6 Useful Windows Tools You Need To Know

Just like any other machines, our laptops and PCs must be regularly maintained for them to work efficiently and smoothly. Fortunately, Windows comes with a number of useful applications, tools, and utilities that can help you keep your computer fast and healthy which can prolong your computer’s lifespan. Some of the tools we will mention below can help you rectify a problem and some have features that you can use as a preventive measure to ensure that your PC is protected.

1. Windows Troubleshoot

If you are having some problems or errors regarding a particular PC component like your printer or problems with your network, Bluetooth, Windows Update, etc., you can use the “Troubleshoot” tools in Windows to diagnose and automatically fix those problem

To run the troubleshooting tool, click on the Windows logo or the start menu and type “Troubleshoot” in the search box then click on “Troubleshoot settings”.

Once you click on the “Troubleshoot settings”, you will be redirected to the “Settings” window. Click on the “Troubleshoot” option on the left side then click on “Additional troubleshooters”.

Scroll down and check all the options and choose the device or tools that you want to troubleshoot. In this example, we will choose to troubleshoot the “Internet Connections” so we will click on it and click on the “Run the troubleshooter” button. The troubleshooter will then automatically detect any errors with your Internet Connections and suggest things on how to fix them.

2. System Restore

System Restore tool in Windows is used to reverse or undo any kind of changes that you made to an Operating System. This is very useful because you do not need to reinstall your operating system if install failure or data corruption occurs. To activate system restore, you need to create a restore point where your files and drivers will be stored before applying any system change. Once you create a “System Restore Point” before making any changes in your system, you can always undo the changes you did. In order to create a “System Restore Point” in Windows 10, follow the steps below.

Click on the Windows logo or the start menu and type “restore” then click on the “Create a restore point” option.

Choose a drive where you want to create your Restore Point then enable the protection by clicking on the “Configure” button. In this example, we will choose Drive C.

Click on the radio button beside “Turn on system protection” then adjust the disk space to be used for the system protection. When you are done, click on the “Apply” button then click on “OK”.

Once you turn on the system protection in drive C, you can now create your restore point. Click on drive C then click on the “Create” button.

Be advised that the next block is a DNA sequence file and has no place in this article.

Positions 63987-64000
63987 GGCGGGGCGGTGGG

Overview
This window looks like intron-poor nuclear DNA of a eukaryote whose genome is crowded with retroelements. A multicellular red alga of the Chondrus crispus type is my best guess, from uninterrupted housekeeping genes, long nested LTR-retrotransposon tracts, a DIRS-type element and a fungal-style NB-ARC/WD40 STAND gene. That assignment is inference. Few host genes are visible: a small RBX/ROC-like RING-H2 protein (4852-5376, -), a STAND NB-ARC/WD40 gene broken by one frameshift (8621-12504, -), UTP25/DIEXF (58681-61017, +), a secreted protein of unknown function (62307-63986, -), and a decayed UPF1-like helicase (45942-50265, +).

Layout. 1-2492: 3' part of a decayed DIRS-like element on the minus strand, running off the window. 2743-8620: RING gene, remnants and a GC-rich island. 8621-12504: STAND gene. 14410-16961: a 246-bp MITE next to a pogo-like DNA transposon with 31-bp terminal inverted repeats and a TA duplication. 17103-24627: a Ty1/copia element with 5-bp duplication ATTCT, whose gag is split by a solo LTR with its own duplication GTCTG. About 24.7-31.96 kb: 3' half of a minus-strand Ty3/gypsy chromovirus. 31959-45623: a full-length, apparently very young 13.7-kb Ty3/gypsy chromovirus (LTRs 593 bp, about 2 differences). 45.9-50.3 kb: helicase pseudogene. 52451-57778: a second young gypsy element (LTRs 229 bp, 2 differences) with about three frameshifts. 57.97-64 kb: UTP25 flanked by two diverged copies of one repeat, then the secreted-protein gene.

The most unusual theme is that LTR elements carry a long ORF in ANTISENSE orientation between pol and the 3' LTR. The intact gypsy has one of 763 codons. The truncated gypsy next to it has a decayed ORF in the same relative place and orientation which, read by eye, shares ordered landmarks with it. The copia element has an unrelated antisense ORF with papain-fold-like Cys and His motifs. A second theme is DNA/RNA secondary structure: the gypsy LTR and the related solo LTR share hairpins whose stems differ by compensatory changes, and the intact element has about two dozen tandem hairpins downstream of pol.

To identify the restore point that you will create, you will be asked to type a description for it. Type the description that you want then click on the “Create” button. Once you hit the “Create” button, wait for the system to create the restore point for you.

3.  Disk Defragmenter

Having your disk defragmented can improve your disk performance.  When you are defragmenting your disks, you are reorganizing the data stored on the hard drive. It’s like picking up all the data spread on your hard drive and putting them back together neat and clean. Failure to defrag your disk may result to slow computer response and computer freezing up.

To defrag your disks, click on the start menu then type “defrag” then click on “Defragment and Optimize Drives”.

Click on the drive that you want to defrag then click the “Optimize” button. You can also set the settings so that your drives will be automatically optimized by clicking on the “Change settings”.

You can choose to run it either Weekly, Daily, or monthly.

4. Windows Reliability Monitor

If you want to check how your system is performing so that you can address any issues, Windows Reliability Monitor is the application that you can use. Through the use of this application, you can identify any software issues that your device has.

To access the Windows Reliability Monitor, click on the start menu, and search type “maintenance” in the search box. Click on “Security and Maintenance”.

Under the “Maintenance” option, click on the “View reliability history”.

You were now able to access your Windows Reliability Monitor so you can review all your computer’s reliability and history problems.

5. Windows Memory Diagnostics Tool

This tool is set to run automatically every time your computer has problems with its memory. However, you can always manually run the tool if you suspect that there might be something wrong with your memory.

To open this tool, open the Run application by pressing the Windows logo + R on your keyboard then hit Enter. When the “Run” application will open, type “mdsched” then click on the “OK” button.

Choose whether to restart your PC and check for problems or check the problems the next time you start your computer. Click on the options that you want.

6. Resource Monitor

Resource Monitor is like a task manager but it is more advanced and the information on it is precise and real-time. By using this tool, you can monitor the use of your memory disk, CPU, and network. This also allows you to trace your previous data.

To open “Resource Monitor”, click on the Windows logo or Start Menu then type Resource Monitor then click on “Resource Monitor“.

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